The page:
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Drinking Glasses

  • #1
    Registered Users Posts: 62 ✭✭ mrbrightside11


    Hi all

    Does anyone know if I can recycle drinking glasses? Can I bring them to the clear bottle bank? Or even put them in the green bin? Thinking it might be a different type of glass.

    Thanks


Comments



  • Hi all

    Does anyone know if I can recycle drinking glasses? Can I bring them to the clear bottle bank? Or even put them in the green bin? Thinking it might be a different type of glass.

    Thanks
    AFAIK you can't put lead glass or stuff like PYREX (doesn't melt easily) , just cheap and cheerful soda glass

    Check on your local authority page or https://www.mywaste.ie/




  • No glass of any type in the domestic recycxling bin- it will contaminate the other materials (and this material goes on aconveyor and is part-sorted by hand).

    As the Cpt'n has said, pyrex really messes up the glass recycling process so it definitely needs to be kept out of the recycling banks.




  • Is there no regulation on the components of glass used so they can be recyclable? Boggles the mind that a drinks bottle can be recycled but a drinking glass can’t.




  • Drinking glasses are usually designed by using chemicals. That's why you can't recycle them. But you can remodel them for decoration purpose.




  • i recall reading (five or ten years ago) that ireland had no glass recycling facilities anyway, has this changed?


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  • i recall reading (five or ten years ago) that ireland had no glass recycling facilities anyway, has this changed?

    There is a glass recycling facility in Fermanagh that deals with the bulks of the glass on the island (it used to be part of the Quinn group).




  • what does it do with the glass? glass fibre insulation?




  • what does it do with the glass? glass fibre insulation?

    No, it's a full 'proper' glass recycling facility. Glass is taken by contractors from the bottle banks, most of it is brought to Glasso's (they bought out Rehab's interest in the business) facility in Naas where it is crushed (technical name is now 'cullet'), put through very expensive equipment (conveyor belts, lasers to detect colour of glass, air jets to push contaminants out of the stream) and then the piles of segregated cullet are hauled to Fermanagh where it is melted down and turned into ...bottles and jars! Encirc is the comany that owns it now.

    There is a joined-up plant in the UK where crushed glass goes in one end of the factory and filled bottles come out the other.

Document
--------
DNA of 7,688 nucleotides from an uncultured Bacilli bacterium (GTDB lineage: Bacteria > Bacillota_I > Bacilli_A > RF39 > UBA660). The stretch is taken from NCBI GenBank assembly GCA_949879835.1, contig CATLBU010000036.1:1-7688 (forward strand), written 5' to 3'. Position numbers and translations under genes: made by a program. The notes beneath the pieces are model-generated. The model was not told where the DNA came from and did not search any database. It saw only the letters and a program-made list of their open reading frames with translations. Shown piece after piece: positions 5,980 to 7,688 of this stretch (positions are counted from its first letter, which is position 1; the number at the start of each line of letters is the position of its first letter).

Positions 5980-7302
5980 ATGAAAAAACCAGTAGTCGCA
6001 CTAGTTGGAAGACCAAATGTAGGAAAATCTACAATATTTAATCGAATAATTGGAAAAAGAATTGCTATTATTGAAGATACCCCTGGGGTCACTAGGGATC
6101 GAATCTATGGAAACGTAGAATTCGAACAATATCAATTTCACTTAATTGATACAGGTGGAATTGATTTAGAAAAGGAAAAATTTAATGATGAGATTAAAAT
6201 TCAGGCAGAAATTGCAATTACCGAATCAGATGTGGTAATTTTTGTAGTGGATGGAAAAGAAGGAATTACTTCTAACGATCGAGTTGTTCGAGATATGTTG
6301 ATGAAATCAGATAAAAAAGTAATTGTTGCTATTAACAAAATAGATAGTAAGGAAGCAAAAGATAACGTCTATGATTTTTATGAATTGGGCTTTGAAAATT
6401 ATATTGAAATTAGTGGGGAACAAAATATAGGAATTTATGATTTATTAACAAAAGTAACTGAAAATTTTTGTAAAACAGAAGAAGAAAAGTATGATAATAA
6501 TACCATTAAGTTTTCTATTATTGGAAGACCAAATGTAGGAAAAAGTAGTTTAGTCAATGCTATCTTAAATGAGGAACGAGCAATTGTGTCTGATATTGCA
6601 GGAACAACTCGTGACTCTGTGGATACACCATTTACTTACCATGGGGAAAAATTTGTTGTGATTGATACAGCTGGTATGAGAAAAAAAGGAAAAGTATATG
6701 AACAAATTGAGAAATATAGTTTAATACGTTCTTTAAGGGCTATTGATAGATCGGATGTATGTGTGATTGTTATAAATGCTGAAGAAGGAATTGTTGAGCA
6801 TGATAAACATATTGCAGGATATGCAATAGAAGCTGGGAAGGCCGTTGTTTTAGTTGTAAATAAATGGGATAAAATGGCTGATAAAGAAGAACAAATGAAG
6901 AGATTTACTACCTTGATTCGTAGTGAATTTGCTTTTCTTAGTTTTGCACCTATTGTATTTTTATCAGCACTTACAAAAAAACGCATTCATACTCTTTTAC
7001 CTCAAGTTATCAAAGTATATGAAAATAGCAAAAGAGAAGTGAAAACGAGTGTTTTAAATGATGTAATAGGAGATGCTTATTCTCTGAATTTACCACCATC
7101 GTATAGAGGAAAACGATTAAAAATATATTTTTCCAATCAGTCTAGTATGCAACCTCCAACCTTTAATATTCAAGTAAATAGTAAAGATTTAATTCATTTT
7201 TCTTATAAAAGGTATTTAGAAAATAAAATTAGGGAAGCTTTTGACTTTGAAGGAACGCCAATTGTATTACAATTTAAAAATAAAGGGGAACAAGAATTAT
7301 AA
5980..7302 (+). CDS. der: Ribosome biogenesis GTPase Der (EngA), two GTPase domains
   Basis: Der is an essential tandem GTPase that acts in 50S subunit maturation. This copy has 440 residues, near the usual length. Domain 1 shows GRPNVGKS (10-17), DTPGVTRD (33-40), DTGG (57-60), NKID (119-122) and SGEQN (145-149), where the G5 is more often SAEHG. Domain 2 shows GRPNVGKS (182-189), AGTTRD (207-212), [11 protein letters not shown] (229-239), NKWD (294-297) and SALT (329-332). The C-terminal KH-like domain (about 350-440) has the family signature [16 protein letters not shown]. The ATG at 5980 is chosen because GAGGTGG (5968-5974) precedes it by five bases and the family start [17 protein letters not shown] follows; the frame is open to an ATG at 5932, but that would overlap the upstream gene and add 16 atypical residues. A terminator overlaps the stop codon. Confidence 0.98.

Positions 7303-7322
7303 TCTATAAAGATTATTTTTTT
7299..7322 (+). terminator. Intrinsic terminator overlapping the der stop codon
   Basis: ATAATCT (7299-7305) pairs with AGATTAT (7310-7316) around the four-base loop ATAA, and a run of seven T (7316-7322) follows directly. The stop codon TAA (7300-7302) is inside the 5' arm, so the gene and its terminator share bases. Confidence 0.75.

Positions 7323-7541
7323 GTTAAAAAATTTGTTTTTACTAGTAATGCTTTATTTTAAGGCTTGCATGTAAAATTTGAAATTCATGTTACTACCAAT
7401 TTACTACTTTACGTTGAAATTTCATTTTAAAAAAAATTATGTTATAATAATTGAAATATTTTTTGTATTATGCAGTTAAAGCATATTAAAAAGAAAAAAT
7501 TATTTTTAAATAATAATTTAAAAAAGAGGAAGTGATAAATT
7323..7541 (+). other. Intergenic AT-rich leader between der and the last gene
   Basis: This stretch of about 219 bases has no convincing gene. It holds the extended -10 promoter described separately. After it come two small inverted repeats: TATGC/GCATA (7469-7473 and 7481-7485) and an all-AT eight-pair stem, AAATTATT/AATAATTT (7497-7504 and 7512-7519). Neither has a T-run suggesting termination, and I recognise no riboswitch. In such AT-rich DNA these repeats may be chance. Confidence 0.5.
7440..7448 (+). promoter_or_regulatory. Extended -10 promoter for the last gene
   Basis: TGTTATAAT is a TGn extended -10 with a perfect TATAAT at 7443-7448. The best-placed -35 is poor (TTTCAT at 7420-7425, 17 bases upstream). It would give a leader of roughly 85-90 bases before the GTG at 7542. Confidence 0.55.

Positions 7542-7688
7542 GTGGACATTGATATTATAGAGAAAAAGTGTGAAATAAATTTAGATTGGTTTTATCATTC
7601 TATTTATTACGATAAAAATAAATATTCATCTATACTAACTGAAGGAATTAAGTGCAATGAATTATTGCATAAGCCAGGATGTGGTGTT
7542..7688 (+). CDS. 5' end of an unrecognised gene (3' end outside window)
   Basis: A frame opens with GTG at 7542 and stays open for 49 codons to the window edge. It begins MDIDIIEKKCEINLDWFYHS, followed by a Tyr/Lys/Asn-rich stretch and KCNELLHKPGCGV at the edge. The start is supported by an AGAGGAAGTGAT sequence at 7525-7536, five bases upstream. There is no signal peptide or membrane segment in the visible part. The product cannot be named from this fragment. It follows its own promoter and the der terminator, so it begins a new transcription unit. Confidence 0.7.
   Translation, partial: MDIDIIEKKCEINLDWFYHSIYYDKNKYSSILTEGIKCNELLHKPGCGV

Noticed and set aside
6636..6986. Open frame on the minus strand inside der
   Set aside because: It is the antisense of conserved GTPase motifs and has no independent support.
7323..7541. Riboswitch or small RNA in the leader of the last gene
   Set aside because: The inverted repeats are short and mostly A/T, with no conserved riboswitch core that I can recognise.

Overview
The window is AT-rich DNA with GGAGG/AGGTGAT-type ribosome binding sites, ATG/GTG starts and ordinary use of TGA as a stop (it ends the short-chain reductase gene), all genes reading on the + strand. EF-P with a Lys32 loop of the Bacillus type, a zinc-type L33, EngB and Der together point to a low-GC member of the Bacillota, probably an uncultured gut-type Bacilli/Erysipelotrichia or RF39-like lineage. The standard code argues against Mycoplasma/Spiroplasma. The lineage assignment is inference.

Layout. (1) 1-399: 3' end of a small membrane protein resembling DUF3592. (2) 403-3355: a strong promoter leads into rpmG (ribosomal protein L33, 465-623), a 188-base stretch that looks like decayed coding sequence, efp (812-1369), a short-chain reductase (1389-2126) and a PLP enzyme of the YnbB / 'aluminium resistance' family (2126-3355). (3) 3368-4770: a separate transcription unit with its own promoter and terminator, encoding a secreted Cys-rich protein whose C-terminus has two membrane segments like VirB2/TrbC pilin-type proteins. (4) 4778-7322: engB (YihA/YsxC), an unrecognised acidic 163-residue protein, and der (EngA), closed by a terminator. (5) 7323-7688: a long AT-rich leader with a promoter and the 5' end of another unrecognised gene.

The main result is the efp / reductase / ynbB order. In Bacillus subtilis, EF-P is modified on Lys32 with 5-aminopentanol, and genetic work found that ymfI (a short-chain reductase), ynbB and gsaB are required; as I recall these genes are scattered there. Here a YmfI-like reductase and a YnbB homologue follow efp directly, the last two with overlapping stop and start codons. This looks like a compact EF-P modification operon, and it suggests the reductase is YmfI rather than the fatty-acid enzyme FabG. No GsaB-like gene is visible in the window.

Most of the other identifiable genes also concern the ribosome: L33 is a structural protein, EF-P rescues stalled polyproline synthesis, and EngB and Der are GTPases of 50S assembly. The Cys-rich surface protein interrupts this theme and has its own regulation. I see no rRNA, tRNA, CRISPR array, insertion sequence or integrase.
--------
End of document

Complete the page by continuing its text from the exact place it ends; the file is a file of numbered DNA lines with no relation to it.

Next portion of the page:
• thank you, that's good to know.




  • Everything of glass if its not broken i bring it to a charity shop
    cups and mugs our community centre would have it


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  • I think the plant in Fernanagh is a glass bottle manufacturer. It is not a recycling plant - but it uses recycled glass as part of its process. If there is not enough recycled glass it has to import it.

    The glass used to make glass food containers (bottles and jars) is a soda glass. The input to make such glass must contain some glass - minimum is about 30%, other wise glass does not form. The higher the proportion of old glass, the lower the energy needed to make the new glass.

    Chemicals are added to colour the glass. The cheapest glass is green, hence its use for beer. The dearest is blue, hence you do not see much of it, with brown next. Brown is used to keep light out to preserve the contents.

    Pyrex glass is a borosilicate glass that has a much higher melting point and screws up the furnace used for normal glass used for bottles = so do not put it or any non botte glass into the bottle banks. That goes for window glass as well.





  • Fermanagh is where Glasso (previously Rehab,then Rehab Glassco and now plain old Glassco) recycle their glass. They have a plant in Naas where they deliver the contents of the bottle bank to, crush it and then sort by colour (optical scanning). The "cleaner" the glass from the banks in terms of colour separation, the less work in sorting on the conveyore belt- in other words, please DO separate the glas by colour. This crushed glass (cullet) is then hauled up to Fermanagh. Fermanagh takes in cullet and produces bottles. There is a plant in the UK that brings this a step further and they actually fill the bottles on site too.





  • The Fermanagh plant was Quinn Glass.

    The glass being recycled is food container glass - bottles and jam jars. It is sorted by colour and crushed. Now optical sorting might be used, but it is easier if it is separated before crushing.

    If it is not a bottle or jar, it does not go into the bottle bank.





  • That was an interesting thread, thanks all. Information that could maybe be spread about a bit more.



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